'Bluejacking' hits the mainstream

People with Bluetooth-enable mobile phones can send messages anonymously to those with similar phones nearby, creating a new craze

Bluetooth, a connectivity technology most commonly found in mobiles and PDAs, looks like it could be spawning a new craze -- and possibly a new outlet for spammers.

Bluetooth enables devices within a few metres of each other to exchange information wirelessly -- a technology that users with Bluetooth-enabled mobiles are making the most of to send text messages to strangers anonymously.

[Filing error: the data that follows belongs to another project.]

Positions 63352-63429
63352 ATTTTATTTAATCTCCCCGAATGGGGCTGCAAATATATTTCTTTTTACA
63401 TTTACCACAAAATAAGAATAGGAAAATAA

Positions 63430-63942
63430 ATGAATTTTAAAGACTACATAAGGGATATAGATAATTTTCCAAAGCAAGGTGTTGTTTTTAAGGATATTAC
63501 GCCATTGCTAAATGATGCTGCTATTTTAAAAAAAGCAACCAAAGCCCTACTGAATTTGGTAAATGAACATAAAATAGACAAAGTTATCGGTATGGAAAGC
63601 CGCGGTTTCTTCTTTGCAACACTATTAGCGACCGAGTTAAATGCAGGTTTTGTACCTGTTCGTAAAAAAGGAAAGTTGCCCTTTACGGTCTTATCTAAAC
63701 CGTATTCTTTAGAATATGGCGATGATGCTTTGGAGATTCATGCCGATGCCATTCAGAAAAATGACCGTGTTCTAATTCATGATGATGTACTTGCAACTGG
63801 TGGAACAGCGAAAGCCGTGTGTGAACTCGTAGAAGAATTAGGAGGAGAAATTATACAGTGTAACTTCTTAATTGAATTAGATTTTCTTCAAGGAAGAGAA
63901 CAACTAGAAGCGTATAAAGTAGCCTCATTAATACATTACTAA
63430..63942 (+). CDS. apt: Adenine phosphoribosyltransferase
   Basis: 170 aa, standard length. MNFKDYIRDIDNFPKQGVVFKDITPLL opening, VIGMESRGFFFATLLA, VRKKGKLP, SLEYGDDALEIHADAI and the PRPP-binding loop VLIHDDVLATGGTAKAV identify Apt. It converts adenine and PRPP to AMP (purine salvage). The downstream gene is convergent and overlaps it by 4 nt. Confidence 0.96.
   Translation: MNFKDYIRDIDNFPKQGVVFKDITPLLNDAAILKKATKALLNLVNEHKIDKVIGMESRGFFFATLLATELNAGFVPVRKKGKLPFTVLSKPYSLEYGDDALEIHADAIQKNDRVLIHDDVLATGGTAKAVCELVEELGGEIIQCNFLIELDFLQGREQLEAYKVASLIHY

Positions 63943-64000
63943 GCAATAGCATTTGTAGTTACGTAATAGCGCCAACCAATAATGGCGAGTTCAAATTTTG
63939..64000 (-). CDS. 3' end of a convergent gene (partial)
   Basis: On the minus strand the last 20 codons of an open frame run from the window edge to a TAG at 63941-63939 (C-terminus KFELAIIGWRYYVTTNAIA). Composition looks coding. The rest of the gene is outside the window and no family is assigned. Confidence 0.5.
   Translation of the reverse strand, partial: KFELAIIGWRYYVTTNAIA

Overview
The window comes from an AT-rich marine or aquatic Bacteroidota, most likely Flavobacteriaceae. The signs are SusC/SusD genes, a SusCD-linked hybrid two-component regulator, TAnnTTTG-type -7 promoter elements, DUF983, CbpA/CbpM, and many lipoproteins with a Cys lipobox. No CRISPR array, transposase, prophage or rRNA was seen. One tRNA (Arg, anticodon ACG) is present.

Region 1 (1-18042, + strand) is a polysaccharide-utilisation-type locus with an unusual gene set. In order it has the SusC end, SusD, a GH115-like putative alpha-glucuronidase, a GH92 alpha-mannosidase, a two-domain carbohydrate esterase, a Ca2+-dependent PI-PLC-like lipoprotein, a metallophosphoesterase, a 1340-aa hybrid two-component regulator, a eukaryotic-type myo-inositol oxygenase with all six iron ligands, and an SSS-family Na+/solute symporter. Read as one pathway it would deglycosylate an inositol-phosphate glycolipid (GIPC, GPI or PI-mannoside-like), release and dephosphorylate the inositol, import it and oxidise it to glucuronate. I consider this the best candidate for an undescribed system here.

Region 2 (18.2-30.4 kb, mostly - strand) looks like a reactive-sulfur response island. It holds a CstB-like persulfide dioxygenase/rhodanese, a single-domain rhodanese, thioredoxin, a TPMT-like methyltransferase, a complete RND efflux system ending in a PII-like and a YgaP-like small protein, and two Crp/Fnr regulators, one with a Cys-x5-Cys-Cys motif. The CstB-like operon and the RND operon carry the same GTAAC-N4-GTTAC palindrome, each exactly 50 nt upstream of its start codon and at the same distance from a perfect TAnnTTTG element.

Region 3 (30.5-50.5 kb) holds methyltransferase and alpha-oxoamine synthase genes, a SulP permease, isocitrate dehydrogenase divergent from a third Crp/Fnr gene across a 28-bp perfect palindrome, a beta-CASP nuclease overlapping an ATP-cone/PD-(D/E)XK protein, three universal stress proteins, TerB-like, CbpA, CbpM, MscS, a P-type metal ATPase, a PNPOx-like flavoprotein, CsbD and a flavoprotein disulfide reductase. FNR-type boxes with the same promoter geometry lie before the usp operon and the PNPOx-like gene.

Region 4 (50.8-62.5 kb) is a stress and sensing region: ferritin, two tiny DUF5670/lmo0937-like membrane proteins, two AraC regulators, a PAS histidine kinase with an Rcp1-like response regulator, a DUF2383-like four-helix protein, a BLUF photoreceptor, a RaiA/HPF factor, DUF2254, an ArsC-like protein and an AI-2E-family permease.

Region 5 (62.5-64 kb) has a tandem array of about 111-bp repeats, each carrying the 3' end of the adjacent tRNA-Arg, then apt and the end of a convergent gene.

This drive-by messaging has been dubbed 'bluejacking'.

But why would somebody bluejack a stranger's phone? The motive behind the craze is to freak out other Bluetooth users that you might encounter in public -- for example, a bluejacker will check out other Bluetooth users on the tube and drop them a message that only someone in the same place will appreciate, for example, their choice of newspaper or colour of their top or just a message to let them know that they've been bluejacked.

How do you bluejack? By saving a message in the 'name' field of your phone, for example, "Nice tweed trousers", then choose to send it via Bluetooth. A list of enabled hardware in the vicinity should appear on your phone; select the device you want and off you go.